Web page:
The Milford Lake Watershed is having frequent problems with water quality.

It’s having a big effect on the natural resources that all of us in Kansas share. 

The biggest threats are:

Harmful algae blooms

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When excess nutrients and fertilizers are washed into the watershed, it feeds algae downstream in Milford Lake. When conditions are right, huge blooms of algae occur in the lake. Certain types of harmful algae produce a concentrated toxin called microcystin when blooming, which is hazardous or lethal to people, pets, livestock, and wildlife.

Every summer since 2011, harmful algae blooms have shut down large sections of the lake, hurt fish and bird populations, and have threatened the drinking water of Kansas communities downstream. The frequency of harmful algae blooms affecting Milford has steadily increased over the last ten years.


Soil runoff is also washing into the watershed and settling to the bottom of Milford Lake. The accumulating sediment is steadily reducing the lake's storage capacity.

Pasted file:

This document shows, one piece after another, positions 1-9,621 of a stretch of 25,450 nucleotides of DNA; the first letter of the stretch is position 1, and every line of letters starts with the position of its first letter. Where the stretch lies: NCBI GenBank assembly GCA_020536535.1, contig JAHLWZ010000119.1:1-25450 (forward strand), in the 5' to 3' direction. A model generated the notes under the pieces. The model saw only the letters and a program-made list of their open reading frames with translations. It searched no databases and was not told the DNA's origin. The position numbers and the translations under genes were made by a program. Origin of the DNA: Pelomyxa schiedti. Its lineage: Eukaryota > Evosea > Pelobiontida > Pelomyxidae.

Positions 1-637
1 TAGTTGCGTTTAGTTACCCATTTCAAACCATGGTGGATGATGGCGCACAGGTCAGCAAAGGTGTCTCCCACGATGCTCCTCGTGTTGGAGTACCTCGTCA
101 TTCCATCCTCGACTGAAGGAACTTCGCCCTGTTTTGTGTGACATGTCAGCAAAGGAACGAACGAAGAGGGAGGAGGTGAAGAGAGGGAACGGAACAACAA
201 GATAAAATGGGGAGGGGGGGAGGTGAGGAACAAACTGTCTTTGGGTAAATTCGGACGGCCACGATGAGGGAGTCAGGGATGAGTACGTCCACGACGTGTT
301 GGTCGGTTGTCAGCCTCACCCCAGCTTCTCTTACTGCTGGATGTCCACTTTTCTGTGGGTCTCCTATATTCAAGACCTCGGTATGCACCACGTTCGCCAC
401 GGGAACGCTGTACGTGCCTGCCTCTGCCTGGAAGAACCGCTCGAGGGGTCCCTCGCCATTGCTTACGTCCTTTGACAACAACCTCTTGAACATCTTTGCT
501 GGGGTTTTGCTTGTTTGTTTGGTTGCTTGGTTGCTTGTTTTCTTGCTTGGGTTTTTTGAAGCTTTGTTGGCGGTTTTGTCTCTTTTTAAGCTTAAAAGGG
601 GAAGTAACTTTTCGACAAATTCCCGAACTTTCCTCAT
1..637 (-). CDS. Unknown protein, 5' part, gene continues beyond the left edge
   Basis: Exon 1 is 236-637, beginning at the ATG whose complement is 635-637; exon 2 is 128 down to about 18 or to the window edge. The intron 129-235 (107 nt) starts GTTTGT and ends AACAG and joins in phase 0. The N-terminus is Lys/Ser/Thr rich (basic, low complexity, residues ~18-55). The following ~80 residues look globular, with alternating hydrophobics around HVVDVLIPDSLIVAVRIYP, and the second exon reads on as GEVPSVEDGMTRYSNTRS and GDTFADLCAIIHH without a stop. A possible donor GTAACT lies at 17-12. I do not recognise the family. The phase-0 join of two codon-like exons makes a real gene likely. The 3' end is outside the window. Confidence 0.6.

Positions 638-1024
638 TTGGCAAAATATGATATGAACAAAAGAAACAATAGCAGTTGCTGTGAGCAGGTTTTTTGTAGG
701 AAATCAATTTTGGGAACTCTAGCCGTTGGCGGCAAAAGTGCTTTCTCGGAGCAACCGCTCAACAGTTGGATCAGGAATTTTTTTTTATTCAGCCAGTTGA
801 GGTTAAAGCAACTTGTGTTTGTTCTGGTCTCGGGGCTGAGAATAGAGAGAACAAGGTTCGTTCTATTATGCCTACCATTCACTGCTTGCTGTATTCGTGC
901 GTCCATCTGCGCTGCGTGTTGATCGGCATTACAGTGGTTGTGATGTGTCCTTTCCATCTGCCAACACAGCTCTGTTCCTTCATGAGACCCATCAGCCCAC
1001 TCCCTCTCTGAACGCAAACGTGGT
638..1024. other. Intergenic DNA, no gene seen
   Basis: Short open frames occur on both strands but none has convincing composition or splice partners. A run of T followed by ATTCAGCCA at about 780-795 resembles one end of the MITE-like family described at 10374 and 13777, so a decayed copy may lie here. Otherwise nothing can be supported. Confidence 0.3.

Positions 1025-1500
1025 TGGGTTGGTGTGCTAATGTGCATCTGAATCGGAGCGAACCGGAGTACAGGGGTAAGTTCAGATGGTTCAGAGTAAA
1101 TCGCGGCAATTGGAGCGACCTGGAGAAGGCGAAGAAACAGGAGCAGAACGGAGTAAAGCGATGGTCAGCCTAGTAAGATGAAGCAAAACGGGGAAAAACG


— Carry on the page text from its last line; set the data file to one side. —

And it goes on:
Less capacity in Milford means the reservoir is less effective for holding water during heavy rainfall and flooding, and that’s dangerous for farms and towns downstream.

The good news is that there’s lots of ways to help improve the situation at Milford.

Through the Milford Watershed Regional Conservation Partnership Program (RCPP), financial resources and incentives are available to help agriculture producers make upgrades to protect the watershed. 

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The Milford Watershed RCPP is a collaborative effort to improve water quality in Milford Lake and upstream. The program is a result of a $2.88 million grant awarded through the Natural Resources Conservation Service (NRCS). The focus of the program is on the Kansas portion of the watershed within the Lower Republican Basin in Clay, Cloud, Geary, Dickinson, Jewell, Mitchell, Republic, Riley, and Washington Counties.

The project serves as one of the largest efforts undertaken within the Milford Lake Watershed to bring partners together in order to implement conservation practices. The Kansas Water Office is the lead partner, and numerous regional entities are contributing to the project.

Learn More About conservation incentives